control the judgment of the attorney, the TPLF firm cannot be given veto power of a client’s right to terminate counsel. (IRPC 1.16). The TPLF firm must not be given any power to control the judgment of the attorney. Conclusion Working withTPLF firms is allowed in Illi- nois, but ethical issues must be addressed when representing a client in a lawsuit funded by aTPLF firm. Most of the ethical issues stem from mismanaging the client and TPLF firm relationships. Setting out the terms and ensuring the client under- stands how the contract with the TPLF firm will affect him or her at the onset of the relationship is key to maneuvering around the ethical pitfalls of the relation- ship triangle. Continuing to communicate with the client, and only with the client, will mitigate risks of violating IRPC 1.6. The client’s interests must take priority over the TPLF’s loan, and nothing can be disclosed to the TPLF firm without the client’s consent. The best way to avoid ethical pitfalls is to discuss everything with the client, including
PRACTICE AREA UPDATES
from representing a client if that represen- tation will be adverse to the representation of another client. IRPC 5.4 complements the conflict of interest rules and states an attorney shall not permit a person who pays him or her to render legal services for another to control the attorney’s professional judgment. The TPLF firm may demand to know everything about the lawsuit (e.g., what are the chances of settling and/or winning the suit?), and an attorney cannot share this information without the client’s consent. Sharing the information would not only break confi- dentiality, but also could lead to a finding that the attorney is not able to represent the client’s interests without bias. After all, the TPLF firm is not a client, and representing the TPLF firm would create a conflict of interest because the representation could be adverse to the client. If the client absconds with funds from the TPLF firm, and the TPLF firm sues the client, a conflict would exist. Further, to ensure the TPLF firm cannot interfere with the lawsuit or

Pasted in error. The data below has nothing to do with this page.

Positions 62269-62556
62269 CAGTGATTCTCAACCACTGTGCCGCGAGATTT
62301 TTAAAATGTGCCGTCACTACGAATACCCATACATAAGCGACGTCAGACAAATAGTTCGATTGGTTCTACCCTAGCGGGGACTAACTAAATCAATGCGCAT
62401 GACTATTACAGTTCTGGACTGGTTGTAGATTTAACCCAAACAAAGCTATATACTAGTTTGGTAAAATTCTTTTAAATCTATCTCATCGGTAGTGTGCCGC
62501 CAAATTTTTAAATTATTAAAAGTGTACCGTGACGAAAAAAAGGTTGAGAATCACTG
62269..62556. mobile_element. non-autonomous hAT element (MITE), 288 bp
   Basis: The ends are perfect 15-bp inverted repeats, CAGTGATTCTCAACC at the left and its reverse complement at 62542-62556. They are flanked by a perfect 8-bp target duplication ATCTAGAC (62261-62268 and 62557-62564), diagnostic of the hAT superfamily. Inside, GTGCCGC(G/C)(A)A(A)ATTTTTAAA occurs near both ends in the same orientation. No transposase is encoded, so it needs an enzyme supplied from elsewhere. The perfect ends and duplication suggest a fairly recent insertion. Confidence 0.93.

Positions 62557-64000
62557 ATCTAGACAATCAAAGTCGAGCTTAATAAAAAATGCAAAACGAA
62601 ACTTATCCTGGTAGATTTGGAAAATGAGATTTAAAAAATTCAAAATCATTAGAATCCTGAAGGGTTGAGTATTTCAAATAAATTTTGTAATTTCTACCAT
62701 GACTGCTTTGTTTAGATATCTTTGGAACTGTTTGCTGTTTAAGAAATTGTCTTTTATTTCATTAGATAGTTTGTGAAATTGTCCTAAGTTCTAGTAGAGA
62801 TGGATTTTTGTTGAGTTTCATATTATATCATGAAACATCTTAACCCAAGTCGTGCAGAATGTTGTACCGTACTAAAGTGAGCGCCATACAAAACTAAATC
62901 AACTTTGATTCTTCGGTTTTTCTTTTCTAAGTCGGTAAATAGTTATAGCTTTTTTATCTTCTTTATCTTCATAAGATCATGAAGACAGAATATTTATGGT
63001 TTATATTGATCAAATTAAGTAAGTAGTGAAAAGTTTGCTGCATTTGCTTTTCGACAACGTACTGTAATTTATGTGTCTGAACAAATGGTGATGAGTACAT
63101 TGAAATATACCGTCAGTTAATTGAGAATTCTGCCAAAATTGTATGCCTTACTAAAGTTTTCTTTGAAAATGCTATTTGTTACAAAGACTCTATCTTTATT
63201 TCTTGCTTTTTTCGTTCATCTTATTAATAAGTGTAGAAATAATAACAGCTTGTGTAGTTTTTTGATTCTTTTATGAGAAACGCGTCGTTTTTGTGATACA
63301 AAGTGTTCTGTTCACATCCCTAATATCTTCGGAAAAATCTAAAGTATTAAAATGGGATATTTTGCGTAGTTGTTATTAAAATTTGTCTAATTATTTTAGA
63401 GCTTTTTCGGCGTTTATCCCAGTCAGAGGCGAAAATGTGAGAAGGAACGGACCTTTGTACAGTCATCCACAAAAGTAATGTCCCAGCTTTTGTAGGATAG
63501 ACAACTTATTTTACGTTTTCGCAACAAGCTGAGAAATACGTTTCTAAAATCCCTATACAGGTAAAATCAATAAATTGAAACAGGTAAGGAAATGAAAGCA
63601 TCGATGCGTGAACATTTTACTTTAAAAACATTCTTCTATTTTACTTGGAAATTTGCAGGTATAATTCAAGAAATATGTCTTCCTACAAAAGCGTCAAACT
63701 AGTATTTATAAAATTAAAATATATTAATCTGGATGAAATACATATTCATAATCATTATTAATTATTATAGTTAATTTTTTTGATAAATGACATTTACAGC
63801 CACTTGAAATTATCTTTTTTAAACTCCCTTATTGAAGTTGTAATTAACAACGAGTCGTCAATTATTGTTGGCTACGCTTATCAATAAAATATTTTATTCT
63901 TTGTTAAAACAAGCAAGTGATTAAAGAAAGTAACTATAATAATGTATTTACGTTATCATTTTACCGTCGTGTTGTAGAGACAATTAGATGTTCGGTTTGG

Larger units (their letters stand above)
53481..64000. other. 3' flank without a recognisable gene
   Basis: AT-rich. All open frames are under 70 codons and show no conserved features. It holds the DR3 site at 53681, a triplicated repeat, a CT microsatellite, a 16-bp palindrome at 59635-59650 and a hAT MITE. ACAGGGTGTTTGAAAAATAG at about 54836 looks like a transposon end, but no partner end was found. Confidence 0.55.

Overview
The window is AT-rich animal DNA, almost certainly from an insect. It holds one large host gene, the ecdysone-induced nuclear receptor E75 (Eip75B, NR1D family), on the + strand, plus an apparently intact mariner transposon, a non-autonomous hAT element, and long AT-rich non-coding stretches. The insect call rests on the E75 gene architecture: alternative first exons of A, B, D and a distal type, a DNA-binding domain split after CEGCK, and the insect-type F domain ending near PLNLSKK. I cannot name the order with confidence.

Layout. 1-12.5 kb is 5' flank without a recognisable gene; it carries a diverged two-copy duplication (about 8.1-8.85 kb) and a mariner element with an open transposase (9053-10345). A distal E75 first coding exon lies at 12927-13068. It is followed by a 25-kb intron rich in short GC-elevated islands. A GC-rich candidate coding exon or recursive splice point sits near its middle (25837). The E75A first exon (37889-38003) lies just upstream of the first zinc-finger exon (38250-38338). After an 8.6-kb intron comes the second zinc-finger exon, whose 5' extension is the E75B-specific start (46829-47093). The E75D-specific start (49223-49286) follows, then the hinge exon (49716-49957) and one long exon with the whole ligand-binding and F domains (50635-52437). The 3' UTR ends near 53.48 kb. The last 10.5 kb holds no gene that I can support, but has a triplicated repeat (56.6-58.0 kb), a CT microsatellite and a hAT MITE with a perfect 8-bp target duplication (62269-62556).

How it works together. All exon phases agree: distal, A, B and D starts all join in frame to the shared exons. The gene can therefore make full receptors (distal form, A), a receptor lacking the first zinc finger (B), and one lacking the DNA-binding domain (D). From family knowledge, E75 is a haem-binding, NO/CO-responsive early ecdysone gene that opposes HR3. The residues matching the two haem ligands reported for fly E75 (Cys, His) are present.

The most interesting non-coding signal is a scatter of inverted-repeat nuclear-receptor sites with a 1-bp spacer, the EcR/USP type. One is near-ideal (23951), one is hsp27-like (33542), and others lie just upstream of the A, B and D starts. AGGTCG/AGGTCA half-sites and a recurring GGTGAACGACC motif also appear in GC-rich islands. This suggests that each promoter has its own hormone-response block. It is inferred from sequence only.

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the validity of the client’s contract with the TPLF firm. The attorney must ensure that the TPLF firm has absolutely no influence over judgment calls in the lawsuit, and the client should understand how the funds awarded (if any) will be distributed. Other ethical issues must also be considered beyond those discussed here. The follow- ing website, offered by Lawyers Mutual Liability Insurance Company of North Carolina, has a handy checklist of other ethical issues: http://www.lawyersmutu- alnc.com/risk-management-resources/ articles/third-party-litigation-financing- and-ethical-traps-for-the-unwary-lawyer.
YLS Estate Planning Pro Bono Programs–Volunteers Needed
The Public Outreach Committee of the YLS coordinates estate planning pro bono programs for lawyers, law students, and non-lawyer volunteers to serve the community. Estate planning experience is not required, but welcomed. Training is available. Upcoming opportunities include: Wills for Heroes Monthly workshops at which volunteers create free wills, living wills, and other estate planning documents for local emergency first responders and their spouses or partners. Save-the-date for upcoming workshops on 10/13/18, 11/17/18 and 1/12/19. Serving Our Seniors Advanced directive workshops in conjunction with the Center for Disability and Elder Law to assist low-income seniors in completing Powers of Attorney for Healthcare and Property and LivingWills. Save-the-date for upcoming workshops on: 1/19/18 and 4/20/19. Visit www.chicagobar.org/yls and search under "YLS Volunteer Programs" for more information and to RSVP for upcoming workshops.